Employee vs. Independent Contractor: Worker Classification Rules
Many businesses try to hire “independent contractors” by issuing IRS Form 1099 and signing independent-contractor agreements. Unfortunately, these steps don’t guarantee that workers are legitimate subcontractors or independent contractors. Instead, federal and state guidelines generally focus on the worker’s job duties in order to determine the appropriate classification.
Each state can create additional rules and regulations pertaining to worker classification. Check with your state labor department for clarification on state-specific rules. However, the federal government’s guidelines, described below, generally provide enough clarity to determine proper worker classification.
Federal guidelines 1: IRS
The IRS looks at the degree of control a company exercises over a worker. The more control, the more likely the worker is an employee. Three factors are relevant:
- Behavioral control. Does the company control where, when, and how the worker performs work? If so, the worker looks more like an employee.
- Financial control. Is the worker paid hourly? Does she purchase her own tools and equipment? Can she realize a profit or loss regardless of the specific amount of time spent on a job? A worker who is paid hourly, and is provided with tools and materials to perform work, is more like an employee than an independent contractor.
- The overall relationship between the worker and the company. Are employee benefits provided in any form, such as insurance, vacation pay, retirement benefits, etc.? These items suggest an employer/employee relationship.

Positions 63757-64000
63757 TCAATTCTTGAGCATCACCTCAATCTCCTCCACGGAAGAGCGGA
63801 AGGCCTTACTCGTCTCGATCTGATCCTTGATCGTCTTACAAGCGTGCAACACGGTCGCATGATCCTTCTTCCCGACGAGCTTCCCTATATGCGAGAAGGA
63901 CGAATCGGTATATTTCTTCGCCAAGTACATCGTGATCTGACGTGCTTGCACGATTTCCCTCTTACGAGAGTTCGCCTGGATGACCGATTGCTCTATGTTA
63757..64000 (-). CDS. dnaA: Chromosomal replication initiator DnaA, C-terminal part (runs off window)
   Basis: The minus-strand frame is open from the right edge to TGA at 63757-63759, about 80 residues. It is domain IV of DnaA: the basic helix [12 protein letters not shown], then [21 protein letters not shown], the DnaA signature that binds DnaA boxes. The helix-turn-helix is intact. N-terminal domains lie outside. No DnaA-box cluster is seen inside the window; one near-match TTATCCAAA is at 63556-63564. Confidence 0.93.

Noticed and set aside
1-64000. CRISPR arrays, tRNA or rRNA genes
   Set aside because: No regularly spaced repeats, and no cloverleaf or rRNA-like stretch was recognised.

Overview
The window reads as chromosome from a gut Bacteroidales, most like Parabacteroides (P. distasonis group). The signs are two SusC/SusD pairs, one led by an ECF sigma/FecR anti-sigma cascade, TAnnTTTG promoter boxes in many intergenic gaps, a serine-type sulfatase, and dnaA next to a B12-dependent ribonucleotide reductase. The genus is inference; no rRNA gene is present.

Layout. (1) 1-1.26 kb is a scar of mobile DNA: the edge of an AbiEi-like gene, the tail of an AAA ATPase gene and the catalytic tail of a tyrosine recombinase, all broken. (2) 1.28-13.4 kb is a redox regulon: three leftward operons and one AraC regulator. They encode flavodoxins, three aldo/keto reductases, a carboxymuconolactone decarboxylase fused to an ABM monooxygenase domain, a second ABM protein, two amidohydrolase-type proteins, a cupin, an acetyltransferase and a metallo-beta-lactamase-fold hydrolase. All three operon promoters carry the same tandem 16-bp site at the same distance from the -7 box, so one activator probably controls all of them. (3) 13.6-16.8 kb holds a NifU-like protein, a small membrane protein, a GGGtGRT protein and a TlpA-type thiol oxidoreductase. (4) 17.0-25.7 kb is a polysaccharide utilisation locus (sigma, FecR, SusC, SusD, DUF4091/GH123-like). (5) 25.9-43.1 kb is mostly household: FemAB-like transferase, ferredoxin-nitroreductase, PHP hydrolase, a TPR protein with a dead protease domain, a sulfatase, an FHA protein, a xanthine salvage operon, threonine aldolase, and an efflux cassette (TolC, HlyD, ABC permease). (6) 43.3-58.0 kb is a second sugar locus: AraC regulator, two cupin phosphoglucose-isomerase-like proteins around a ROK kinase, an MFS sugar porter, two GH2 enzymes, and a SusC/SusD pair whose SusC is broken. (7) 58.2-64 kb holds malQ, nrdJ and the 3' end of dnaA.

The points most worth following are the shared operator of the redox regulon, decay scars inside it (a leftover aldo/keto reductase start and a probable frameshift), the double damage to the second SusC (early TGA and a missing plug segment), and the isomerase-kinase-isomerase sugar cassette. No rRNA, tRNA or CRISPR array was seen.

Federal guidelines 2: Department of Labor
The IRS is just one of the federal government agencies that looks at worker classification. The Department of Labor (DOL) also considers multiple factors when determining whether a worker is properly classified. While the DOL takes more factors into account, many of them intersect and overlap with the IRS factors.
- The extent to which the work performed is an integral part of the employer’s business. If the work performed by a worker is integral to the employer’s business, it is more likely that the worker is economically dependent on the employer and less likely that the worker is in business for himself.
- Whether the worker’s managerial skills affect his opportunity for profit and loss. Does the worker supervise his own workers/employees? Does he purchase his own equipment? If the worker can control profit and loss by managing his affairs, he is more like an independent contractor.
- The relative investments in facilities and equipment by the worker and the employer. The worker must make some investment compared to the employer’s investment (and bear some risk for a loss) in order for there to be an indication that he is an independent contractor.
- The worker’s skill and initiative. Both employees and independent contractors may be skilled workers. However, more unique worker’s skillset is, the more she resembles an independent contractor. Independent-contractor status is also indicated if she contracts with other businesses and companies.
- The permanence of the relationship between the worker and the company. Permanence or indefiniteness in the worker’s relationship with the employer suggests that the worker is an employee, as opposed to an independent contractor.
- The nature and degree of control by the employer. The analysis is similar to that of the IRS and focuses on the level of control exercised by the company over the worker.
On its own, no single factor conclusively determines classification. The overall situation must be reviewed to determine how a worker should be classified. Often a company’s underlying motive for a classification reveals the appropriate classification. If a worker is classified as an independent contractor for the purpose of reducing taxes, or reducing the amount of overtime paid out, she may properly be classified as an employee. But if a worker is used only occasionally, for convenience to the purposes, and for a unique service for which he provides his own tools and equipment, then perhaps he is a true independent contractor.
Find out more about worker classification at the Tree Care Industry Expo in Columbus, OH on November 2nd from 4:15-5:30pm. Hear more examples of the classification factors and types of control the DOL and IRS look for when conducting an audit.